What Are the Job Requirements for a Medical Scribe

Posted by EPPA Scribe on Friday, March 2, 2018
Keywords: scribe job requirements medical scribe

Becoming a medical scribe is a unique and valuable experience, especially for students considering a future in medicine. If you’re interested in pursuing a career in medicine health care field, or if you’re simply interested in becoming a medical scribe to see if you enjoy working in medicine, there are some specific job requirements to keep in mind.

To keep you on top of the requirements needed for gaining employment as a medical scribe, we put together this article to serve as a guide during your application process. Before we get into the nitty gritty of medical scribe requirements, we wanted to start with some general information about the job itself.

What Does a Medical Scribe Do?

A medical scribe serves as an important part of the medical team by assisting providers including physicians, physician assistants, and nurse practitioners during their patient visits in hospitals and outpatient clinics with a variety of specialties. The primary responsibility of a medical scribe is documenting and charting medical data discussed during provider-patient encounters. The scribe follows the provider into patient rooms, and serves as the documentor of relevant notes and medical data that traditionally would be recorded by the provider. By relieving the physician of the burden of taking the notes and documenting themselves, the provider is able to focus all of their attention on the patient, which ultimately allows higher patient satisfaction and increased workflow efficiency for the provider.

Other tasks of a medical scribe include:

  • Technical Duties:  Scribes document the entire patient encounter from start to finish; including the patient's history, physician exam, provider orders, patient outcomes, labs, imaging and more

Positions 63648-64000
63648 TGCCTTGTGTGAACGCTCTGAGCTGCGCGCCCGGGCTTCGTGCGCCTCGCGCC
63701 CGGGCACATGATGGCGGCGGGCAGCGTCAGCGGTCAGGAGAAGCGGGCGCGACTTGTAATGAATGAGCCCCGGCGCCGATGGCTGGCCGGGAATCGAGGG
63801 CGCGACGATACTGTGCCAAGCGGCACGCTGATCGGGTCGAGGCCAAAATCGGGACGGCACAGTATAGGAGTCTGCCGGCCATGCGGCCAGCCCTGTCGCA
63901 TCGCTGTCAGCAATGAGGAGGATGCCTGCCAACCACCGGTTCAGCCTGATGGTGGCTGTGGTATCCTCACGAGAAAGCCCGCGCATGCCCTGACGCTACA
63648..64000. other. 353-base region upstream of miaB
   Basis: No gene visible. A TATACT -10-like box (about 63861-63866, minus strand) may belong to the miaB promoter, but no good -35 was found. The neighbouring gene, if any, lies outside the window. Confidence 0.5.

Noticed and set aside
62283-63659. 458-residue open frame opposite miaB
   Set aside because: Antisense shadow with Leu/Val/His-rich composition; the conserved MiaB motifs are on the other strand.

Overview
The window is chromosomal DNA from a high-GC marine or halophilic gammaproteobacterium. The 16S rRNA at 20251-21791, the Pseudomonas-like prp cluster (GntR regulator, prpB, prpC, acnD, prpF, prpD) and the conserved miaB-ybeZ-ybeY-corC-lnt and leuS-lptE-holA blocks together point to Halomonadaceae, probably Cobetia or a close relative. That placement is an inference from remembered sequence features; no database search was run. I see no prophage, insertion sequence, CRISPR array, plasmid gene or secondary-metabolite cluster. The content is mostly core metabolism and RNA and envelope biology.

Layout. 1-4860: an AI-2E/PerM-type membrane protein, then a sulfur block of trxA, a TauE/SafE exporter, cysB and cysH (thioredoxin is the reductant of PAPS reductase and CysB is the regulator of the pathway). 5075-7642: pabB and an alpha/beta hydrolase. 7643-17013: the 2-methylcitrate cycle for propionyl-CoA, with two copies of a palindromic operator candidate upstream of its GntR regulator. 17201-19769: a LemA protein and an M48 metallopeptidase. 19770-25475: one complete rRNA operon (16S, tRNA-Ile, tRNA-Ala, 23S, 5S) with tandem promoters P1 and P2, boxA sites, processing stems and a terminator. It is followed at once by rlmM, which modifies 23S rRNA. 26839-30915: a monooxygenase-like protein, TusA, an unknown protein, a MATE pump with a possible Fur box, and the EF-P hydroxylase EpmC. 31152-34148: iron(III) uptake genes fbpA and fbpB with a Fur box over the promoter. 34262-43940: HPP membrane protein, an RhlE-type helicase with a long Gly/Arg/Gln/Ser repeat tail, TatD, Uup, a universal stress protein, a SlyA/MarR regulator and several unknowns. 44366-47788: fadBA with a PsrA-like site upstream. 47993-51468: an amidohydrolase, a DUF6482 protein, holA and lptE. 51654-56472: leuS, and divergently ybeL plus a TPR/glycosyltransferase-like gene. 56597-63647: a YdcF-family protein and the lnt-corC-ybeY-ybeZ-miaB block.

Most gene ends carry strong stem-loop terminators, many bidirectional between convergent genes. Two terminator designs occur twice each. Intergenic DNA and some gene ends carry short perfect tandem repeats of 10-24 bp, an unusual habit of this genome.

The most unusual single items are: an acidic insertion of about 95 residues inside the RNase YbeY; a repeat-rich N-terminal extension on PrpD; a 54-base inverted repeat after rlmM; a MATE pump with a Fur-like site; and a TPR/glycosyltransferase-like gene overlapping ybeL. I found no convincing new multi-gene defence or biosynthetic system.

• Organizational Tasks: Scribes will assist in the organization of patient information in the electronic health record (EHR) prior to each patient encounter, allowing providers to move more efficiently between patient visits.

What Kinds of Medical Data do Medical Scribes Collect?

You might be asking yourself, what type of medical data do medical scribes take note of? Good question! The term medical data can sound a bit vague, and even a bit intimidating. When we get into the details of the specific requirements that medical scribes need to seek employment in the role, having an understanding of the types of data medical scribes use is important. Some of the medical data that medical scribes take note of include:

  • Medical Records: Each patient will have a unique medical history and an existing medical record. The medical scribe will input these records into their system’s Electronic Health Record (EHR).

  • History of Present Illness ( HPI): A HPI is a concise narrative of the patient’s story that includes the context of their chief complaint, past medical history, symptoms, etc that the medical scribe is creating. The scribe writes an HPI based on the observed provider and patient interaction.